The New Orleans metropolitan area, designated the New Orleans–Metairie metropolitan statistical area by the U.S. Office of Management and Budget, or simply Greater New Orleans, is a metropolitan statistical area designated by the United States Census Bureau encompassing eight Louisiana parishes—the equivalent of counties in other U.S. states—centered on the city of New Orleans. The population of Greater New Orleans was 1,271,845 in 2020, up from 1,189,166 at the 2010 United States census. According to 2017 census estimates, the broader New Orleans–Metairie–Hammond combined statistical area (CSA) had a population of 1,510,562. The New Orleans metropolitan area was hit by Hurricane Katrina—once a category 5 hurricane, but a category 3 storm at landfall—on August 29, 2005. Within the city of New Orleans proper, multiple breaches and structural failures occurred in the system of levees and flood walls designed under federal government auspices. The city of New Orleans experienced a steep population decline after the hurricane. The resulting decline in the city's population negatively impacted population numbers for the entire metropolitan area, which had a population of 1.3 million as recorded in the 2000 United States census. Most of the decline in population is accounted for by the decline experienced in the city of New Orleans proper (coterminous with Orleans Parish); the U.S. Census Bureau estimates that the city's population dropped from 453,728 prior to the storm (July 1, 2005) to 389,476, the estimate for 2020.Economically, the Greater New Orleans area is one of the largest commercial hubs for Louisiana and borders the second largest economically-important area, Greater Baton Rouge. There is one Fortune 500 company in the area, Entergy. The largest companies operating in the New Orleans metropolitan area are Globalstar, AT&T, GE Capital, and the Port of New Orleans.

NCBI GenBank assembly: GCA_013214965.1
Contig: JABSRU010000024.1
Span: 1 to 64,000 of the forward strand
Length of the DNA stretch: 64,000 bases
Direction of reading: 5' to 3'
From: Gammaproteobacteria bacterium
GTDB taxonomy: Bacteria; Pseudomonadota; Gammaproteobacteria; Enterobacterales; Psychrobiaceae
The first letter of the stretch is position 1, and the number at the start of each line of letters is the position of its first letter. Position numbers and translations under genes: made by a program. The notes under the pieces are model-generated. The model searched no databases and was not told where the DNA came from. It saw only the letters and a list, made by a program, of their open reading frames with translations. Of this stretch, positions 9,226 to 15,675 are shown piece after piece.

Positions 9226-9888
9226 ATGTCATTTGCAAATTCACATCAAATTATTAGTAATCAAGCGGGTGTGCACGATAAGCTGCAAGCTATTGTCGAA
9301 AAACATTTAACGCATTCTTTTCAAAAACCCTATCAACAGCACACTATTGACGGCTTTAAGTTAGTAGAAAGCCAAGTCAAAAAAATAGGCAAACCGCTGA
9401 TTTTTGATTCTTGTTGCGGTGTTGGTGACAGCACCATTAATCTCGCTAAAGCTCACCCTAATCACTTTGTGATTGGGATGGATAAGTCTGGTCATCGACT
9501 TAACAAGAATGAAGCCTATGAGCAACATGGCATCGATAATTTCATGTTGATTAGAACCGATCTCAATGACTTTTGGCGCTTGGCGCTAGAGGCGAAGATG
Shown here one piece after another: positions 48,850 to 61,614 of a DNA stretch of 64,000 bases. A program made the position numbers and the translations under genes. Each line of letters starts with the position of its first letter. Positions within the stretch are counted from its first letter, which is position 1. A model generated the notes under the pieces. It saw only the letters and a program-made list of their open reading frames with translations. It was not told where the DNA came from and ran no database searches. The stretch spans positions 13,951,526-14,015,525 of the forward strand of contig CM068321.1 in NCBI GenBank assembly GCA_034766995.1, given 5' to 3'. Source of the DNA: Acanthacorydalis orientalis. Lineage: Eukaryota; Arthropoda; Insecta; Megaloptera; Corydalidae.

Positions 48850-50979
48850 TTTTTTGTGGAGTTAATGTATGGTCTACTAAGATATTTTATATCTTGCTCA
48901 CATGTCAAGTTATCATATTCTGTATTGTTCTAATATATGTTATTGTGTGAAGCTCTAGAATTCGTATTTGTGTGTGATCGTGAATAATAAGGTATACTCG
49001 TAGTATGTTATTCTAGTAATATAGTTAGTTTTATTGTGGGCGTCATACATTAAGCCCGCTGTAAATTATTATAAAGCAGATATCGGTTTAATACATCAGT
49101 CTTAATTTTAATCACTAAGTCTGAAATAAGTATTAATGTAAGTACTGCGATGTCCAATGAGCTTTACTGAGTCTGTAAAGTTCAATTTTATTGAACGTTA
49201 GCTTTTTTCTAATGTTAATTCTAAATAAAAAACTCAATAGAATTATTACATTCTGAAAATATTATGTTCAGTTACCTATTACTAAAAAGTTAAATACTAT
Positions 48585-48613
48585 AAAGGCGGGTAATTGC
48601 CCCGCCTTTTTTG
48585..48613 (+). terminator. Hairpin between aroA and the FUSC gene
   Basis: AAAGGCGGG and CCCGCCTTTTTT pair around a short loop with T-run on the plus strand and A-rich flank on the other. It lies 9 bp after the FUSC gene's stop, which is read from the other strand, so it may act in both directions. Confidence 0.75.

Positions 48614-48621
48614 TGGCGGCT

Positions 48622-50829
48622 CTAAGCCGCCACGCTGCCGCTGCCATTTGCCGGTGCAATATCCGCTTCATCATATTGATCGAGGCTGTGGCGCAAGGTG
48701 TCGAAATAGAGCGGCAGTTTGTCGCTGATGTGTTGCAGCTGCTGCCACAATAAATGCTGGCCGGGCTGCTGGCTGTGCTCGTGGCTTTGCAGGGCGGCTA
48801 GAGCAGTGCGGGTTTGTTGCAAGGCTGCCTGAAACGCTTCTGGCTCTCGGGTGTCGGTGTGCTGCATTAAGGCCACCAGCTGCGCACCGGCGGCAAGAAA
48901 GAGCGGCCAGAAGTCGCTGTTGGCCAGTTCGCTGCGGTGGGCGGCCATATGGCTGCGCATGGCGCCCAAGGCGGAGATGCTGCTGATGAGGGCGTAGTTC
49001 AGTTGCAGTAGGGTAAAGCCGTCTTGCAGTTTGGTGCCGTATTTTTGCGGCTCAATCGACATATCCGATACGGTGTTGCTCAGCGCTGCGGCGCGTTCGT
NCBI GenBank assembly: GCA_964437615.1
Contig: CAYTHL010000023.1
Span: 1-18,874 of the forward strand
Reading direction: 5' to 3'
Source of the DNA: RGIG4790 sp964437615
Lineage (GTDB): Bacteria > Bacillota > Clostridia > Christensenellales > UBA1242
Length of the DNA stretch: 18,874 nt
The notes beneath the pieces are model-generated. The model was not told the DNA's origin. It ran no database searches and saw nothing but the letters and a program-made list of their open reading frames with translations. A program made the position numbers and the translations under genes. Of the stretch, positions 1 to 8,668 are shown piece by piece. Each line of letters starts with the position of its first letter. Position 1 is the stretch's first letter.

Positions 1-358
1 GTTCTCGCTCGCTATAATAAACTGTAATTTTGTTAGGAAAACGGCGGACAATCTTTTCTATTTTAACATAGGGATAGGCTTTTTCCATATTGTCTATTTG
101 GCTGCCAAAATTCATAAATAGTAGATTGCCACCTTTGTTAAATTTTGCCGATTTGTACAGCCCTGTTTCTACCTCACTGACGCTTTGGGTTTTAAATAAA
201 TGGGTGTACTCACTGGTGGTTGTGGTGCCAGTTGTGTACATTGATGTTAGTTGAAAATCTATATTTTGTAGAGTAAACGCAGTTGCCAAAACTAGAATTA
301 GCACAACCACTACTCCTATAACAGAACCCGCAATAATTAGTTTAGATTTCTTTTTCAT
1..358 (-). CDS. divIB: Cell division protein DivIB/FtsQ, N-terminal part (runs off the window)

Wikipedia


Storyville, New Orleans

Storyville was the red-light district of New Orleans, Louisiana, from 1897 to 1917. It was established by municipal ordinance under the New Orleans City Council, to regulate prostitution. Sidney Story, a city alderman, wrote guidelines and legislation to control prostitution within the city. The ordinance designated an area of the city in which prostitution, although still nominally illegal, was tolerated or regulated. The area was originally referred to as "The District", but its nickname, "Storyville", soon caught on, much to the chagrin of Alderman Story. It was bound by the streets of North Robertson, Iberville, Basin, and St. Louis Streets. It was located by a train station, making it a popular destination for travelers throughout the city, and became a centralized attraction in the heart of New Orleans. Only a few of its remnants are now visible. The neighborhood lies in Faubourg Tremé and the majority of the land was repurposed for public housing.

Wikipedia


The Times-Picayune/The New Orleans Advocate

The Times-Picayune | The New Orleans Advocate is an American newspaper published in New Orleans, Louisiana, since January 25, 1837. The current publication is the result of the 2019 acquisition of The Times-Picayune (itself a result of the 1914 union of The Picayune with the Times-Democrat) by the New Orleans edition of The Advocate (based in Baton Rouge), which began publication in 2013 as a response to The Times-Picayune switching from a daily publication schedule to a Wednesday/Friday/Sunday schedule in October 2012 (The Times-Picayune resumed daily publication in 2014). The Times-Picayune was awarded the Pulitzer Prize for Public Service in 2006 for its coverage of Hurricane Katrina. Four of The Times-Picayune’s staff reporters also received Pulitzers for breaking-news reporting for their coverage of the storm, one of whom was Gordon Russell. The paper funds the Edgar A. Poe Award for journalistic excellence, which is presented annually by the White House Correspondents' Association.